Read the entire article here.

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Audiology freshman talks finding cultural identity on campus

Posted in Articles, Campus Life, Identity Development/Psychology, Media Archive, Texas, United States on 2016-09-04 00:48Z by Steven

Audiology freshman talks finding cultural identity on campus

The Daily Texan: Serving the University of Texas at Austin community since 1900
2016-08-31

Henry Youtt


Audiology freshman Karis Paul is the daughter of an Indian father and a half-Irish, half-Austrian mother. Mixed-race students make up only 3 percent of the students on campus.
Photo Credit: Juan Figueroa | Daily Texan Staff

“What race are you?” the questionnaire reads above a set of yet unmarked boxes.

White. Black. Hispanic.

For many people, this requires just another stroke of the pen, but for audiology freshman Karis Paul, there’s a little more to it than that.

Growing up in El Paso — where the population is approximately 80 percent Hispanic — Karis, the daughter of an Indian father and a half-Irish, half-Austrian mother, found acceptance in a town that exudes racial diversity. However, Karis was seen as white, leaving her uncertain of her identity in a nation that didn’t allow people to check multiple boxes in the census’ race category until 2000.

“My situation was nothing that I was very aware of until I got a little older,” Karis said. “I would tell people I’m Indian, and they’d be like, ‘What? Are you serious? Show me a picture of your dad.’ They would say, ‘You’re so not Indian.’”

Only about 3 percent of students on campus identify as mixed race. Karis said this underrepresentation often leads to misunderstandings in conversations about racial identity or, in her case, a sheer lack of such conversations…

Read the entire article here.

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Biography: ‘The Strange Career of William Ellis: The Texas Slave Who Became a Mexican Millionaire,’ by Karl Jacoby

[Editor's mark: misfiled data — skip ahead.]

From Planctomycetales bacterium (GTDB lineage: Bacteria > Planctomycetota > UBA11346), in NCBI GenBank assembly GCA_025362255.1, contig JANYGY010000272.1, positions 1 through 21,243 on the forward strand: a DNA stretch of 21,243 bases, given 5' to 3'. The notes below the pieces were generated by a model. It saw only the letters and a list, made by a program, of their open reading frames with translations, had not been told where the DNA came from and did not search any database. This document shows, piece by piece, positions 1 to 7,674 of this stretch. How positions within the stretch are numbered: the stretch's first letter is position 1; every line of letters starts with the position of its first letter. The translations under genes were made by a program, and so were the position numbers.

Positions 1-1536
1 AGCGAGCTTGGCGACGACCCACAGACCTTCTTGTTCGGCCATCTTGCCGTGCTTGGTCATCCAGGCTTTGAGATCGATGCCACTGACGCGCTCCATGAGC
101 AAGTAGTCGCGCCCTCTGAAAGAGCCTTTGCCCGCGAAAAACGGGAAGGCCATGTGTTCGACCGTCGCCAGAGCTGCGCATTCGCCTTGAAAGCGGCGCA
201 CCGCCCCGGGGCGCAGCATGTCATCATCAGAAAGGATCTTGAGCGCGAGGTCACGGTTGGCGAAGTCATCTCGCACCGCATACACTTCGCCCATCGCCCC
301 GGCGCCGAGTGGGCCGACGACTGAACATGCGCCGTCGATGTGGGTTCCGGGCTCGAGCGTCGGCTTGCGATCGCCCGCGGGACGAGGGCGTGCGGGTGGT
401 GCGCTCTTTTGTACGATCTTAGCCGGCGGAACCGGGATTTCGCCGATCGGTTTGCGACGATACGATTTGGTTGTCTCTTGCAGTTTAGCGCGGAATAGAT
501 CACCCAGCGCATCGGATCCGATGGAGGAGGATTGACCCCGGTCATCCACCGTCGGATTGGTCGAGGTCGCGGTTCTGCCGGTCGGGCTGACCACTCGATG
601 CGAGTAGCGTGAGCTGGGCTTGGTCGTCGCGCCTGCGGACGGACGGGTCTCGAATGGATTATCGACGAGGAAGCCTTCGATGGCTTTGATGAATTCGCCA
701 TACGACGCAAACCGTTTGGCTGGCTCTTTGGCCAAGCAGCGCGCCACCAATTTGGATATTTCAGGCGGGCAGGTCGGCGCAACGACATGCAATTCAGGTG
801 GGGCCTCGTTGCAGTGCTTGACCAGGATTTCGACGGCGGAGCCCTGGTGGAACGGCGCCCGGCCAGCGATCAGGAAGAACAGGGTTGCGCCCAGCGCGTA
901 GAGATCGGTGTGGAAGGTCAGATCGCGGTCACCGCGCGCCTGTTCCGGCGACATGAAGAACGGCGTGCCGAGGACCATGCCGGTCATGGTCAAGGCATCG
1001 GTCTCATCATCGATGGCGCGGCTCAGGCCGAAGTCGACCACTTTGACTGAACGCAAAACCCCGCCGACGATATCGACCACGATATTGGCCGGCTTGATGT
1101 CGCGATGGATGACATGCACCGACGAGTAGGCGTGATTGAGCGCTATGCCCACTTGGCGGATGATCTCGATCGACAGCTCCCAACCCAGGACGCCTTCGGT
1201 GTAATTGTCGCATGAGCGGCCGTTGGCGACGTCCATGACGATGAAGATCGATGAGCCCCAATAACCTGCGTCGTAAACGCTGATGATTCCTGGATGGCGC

Posted in Articles, Biography, Caribbean/Latin America, History, Media Archive, Mexico, Passing, Texas, United States on 2016-07-22 18:41Z by Steven

Biography: ‘The Strange Career of William Ellis: The Texas Slave Who Became a Mexican Millionaire,’ by Karl Jacoby

The Dallas Morning News
2016-06-24

Karen M. Thomas, Professor of Journalism
Southern Methodist University, Dallas, Texas

From all accounts, Guillermo Enrique Eliseo commanded attention. The elegantly dressed Mexican-born Wall Street baron in Gilded Age Manhattan was known for his gold watch, fine taste and ability to strike business deals on both sides of the border. He also had a huge secret.

Eliseo began life not on a Mexican hacienda but across the border on a Texas plantation where he was born into slavery as William Henry Ellis. How he transformed himself into Eliseo is the topic of The Strange Career of William Ellis.

Karl Jacoby is a stellar researcher, and the topic is fascinating. He ferrets out Ellis’ tale of reinvention from historical documents, news accounts and Ellis’ personal material, including letters to his family. Where records are scarce, such as for the years Ellis was a slave on a Victoria plantation, Jacoby instead turns to what is known about American slavery itself. He describes Texas’ role in trying to keep cotton as king and what life was like in Victoria, a town close to the U.S. and Mexican borders, in the 1800s. By doing so, Jacoby is able to extrapolate Ellis’ experience, motivation and preparation for ultimately redefining his personal racial boundaries

Read the entire review here.

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Across the Border

Posted in Articles, Biography, Caribbean/Latin America, History, Media Archive, Mexico, Passing, Texas, United States on 2016-07-22 14:40Z by Steven

Across the Border

The Nation
2016-07-21

Michael A. Elliott, Professor of English
Emory University, Atlanta, Georgia


William Henry Ellis, (Photo courtesy of Fanny Johnson-Griffin)